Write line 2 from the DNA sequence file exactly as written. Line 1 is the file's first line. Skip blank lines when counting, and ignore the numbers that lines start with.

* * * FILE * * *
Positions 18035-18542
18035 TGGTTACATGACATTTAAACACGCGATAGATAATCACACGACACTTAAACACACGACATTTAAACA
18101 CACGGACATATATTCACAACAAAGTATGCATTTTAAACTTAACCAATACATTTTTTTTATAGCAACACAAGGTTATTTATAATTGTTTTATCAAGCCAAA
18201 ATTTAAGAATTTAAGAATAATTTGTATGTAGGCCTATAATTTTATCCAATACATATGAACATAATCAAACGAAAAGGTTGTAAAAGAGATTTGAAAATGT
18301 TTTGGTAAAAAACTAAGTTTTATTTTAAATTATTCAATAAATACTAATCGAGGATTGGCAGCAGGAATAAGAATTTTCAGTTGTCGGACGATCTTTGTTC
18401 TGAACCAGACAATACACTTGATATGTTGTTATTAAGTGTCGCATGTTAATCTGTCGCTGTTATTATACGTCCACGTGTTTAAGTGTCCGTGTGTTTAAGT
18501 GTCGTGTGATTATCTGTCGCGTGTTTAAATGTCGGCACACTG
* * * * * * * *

18035 TGGTTACATGACATTTAAACACGCGATAGATAATCACACGACACTTAAACACACGACATTTAAACA